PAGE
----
Published: August 30, 2022
Jeremy K. Simien is a historian, art collector and consultant who specializes in the art and history of the American South. One of his many recent projects includes the uncovering of an enslaved domestic worker in a family portrait, who had been covered in oil paint and effectively erased from history until just this past year. The painting, “Bélizaire and the Frey Children,” is on view at the Ogden Museum of Southern Art in New Orleans, La., until October 2. Simien actively chronicles his research and collecting through his Instagram, @jeremyksimien, an account which has more than 23,000 followers. It was here that we first came across Simien’s work and corresponded with him via email.
Thank you for taking the time to speak with us! Please favor our readers with some information about your background and career.
My name is Jeremy Kyle Simien. I am an art and antiques collector who was born in Baton Rouge, La., in 1985. I am a ninth-generation Louisiana Creole. My European and African ancestors have been in the Louisiana territory for more than 300 years. My Indigenous ancestors have occupied regions of Louisiana and the Southwest for even longer. My interest in the arts began at an early age. My first focus was the musical and recording arts. Before pursuing a career as an advertising consultant, I was a recording engineer with my own recording studio.
When did you begin building and researching your collection?
It was in 2013 when I fell down the rabbit hole. I am aware this is an overly used literary metaphor, but it is really what best describes what happened. The more that I learned about my family’s history in colonial Louisiana, the more questions that I had, and I answered these questions by collecting paintings, pictures, furniture and other objects. I mark the beginning chapter of “serious collecting” when my wife and I purchased a circa 1815 Louisiana-made armoire at Neal Auction Company in New Orleans.
What are your criteria for admitting an object into the collection?
An interesting question. This has changed very recently. I think all collectors come to a point where they have to say ‘no’ to certain acquisitions in an effort to better manage their collection. I am at that point. So, before, if I liked a piece and I felt it told a part of the story of the Creole world, I added it. I’ve become a bit more critical on pieces that I admit in now. These pieces have to first be excellent examples or substantially better than what I currently have or I have to pass. In the past, I was focused on the Creole world and the placement of people of African descent therein. I now find myself interested in pieces that also tell aspects of American history, not just strange little colonies that became states.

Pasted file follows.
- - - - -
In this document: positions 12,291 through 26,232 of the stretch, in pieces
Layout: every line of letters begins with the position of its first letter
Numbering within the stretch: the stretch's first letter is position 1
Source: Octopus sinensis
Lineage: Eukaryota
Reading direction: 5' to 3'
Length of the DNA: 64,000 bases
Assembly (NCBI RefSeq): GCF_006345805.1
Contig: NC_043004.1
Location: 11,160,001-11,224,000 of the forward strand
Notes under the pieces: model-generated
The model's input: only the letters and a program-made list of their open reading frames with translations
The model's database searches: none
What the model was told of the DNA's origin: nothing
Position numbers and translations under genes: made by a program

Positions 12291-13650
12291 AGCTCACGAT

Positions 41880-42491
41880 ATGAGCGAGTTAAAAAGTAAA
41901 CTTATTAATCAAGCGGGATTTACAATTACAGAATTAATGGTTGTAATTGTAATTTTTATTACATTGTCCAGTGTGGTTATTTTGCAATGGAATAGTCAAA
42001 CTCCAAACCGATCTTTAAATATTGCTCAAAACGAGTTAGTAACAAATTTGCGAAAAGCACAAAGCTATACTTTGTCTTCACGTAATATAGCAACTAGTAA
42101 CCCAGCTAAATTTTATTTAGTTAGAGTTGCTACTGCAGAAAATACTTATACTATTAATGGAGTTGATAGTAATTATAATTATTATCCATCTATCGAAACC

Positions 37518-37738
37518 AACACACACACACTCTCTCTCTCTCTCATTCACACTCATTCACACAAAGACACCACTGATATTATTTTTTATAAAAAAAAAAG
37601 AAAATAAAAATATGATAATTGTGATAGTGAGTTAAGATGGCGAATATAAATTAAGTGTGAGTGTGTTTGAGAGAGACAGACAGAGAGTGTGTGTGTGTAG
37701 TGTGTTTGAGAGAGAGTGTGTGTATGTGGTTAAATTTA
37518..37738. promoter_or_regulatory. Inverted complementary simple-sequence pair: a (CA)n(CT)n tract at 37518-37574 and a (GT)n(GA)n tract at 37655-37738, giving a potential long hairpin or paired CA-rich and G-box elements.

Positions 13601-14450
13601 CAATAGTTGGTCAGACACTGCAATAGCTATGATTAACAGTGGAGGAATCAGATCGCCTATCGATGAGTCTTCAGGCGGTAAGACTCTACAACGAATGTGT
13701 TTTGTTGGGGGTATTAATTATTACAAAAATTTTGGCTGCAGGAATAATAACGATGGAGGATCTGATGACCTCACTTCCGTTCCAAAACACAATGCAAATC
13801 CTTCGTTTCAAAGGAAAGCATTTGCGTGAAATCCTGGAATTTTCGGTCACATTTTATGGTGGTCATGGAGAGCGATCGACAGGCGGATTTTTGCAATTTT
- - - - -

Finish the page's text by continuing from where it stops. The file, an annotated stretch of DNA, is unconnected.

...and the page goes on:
Your recent discovery of an enslaved teenage boy named Bélizaire in a portrait of the Frey children is truly extraordinary. How did you come across this project?
I first saw the painting in 2013. I was immediately in awe of the painting. The painting stayed in my mind and in ways, I have been actively looking for it and more information since I first saw it. I had a breakthrough when a friend and antiques dealer, Taylor Thistlewaithe, contacted me via Instagram and told me he had seen the painting in person years back. I was able to contact the dealer, and long story short, locate the painting. I began researching the piece before deciding to hire a research assistant. After this, we were able to discover all of the sitters’ names and the story of Bélizaire emerged.
How has social media been an effective tool for your work?
It has offered unparalleled opportunities to discover, collect and engage. I am pleasantly surprised almost weekly by what I discover from and on social media platforms. I am contacted by a variety of people who enjoy my feed, and I am able to engage and discover new interests and pieces from many of the messages that I receive from Instagram and Facebook. This has been wonderful, especially since Covid continues to limit face to face connections. Also, see my previous answer about how social media helped me find Bélizaire.
Are there any upcoming research projects you would care to share?
Yes, always! I am constantly acquiring new paintings and seem to be in a constant state of research and discovery. I am working on a media project that should bring some exciting content about my work. I am also very excited about a 1720s double portrait of two ladies. One is an aristocrat and the other a woman of color. We haven’t quite figured out who she is, but we are fascinated and hoping with conservation and additional research to learn more.
5 Church Hill Road / Newtown, CT 06470
Mon - Fri / 8:00 am - 5:01 pm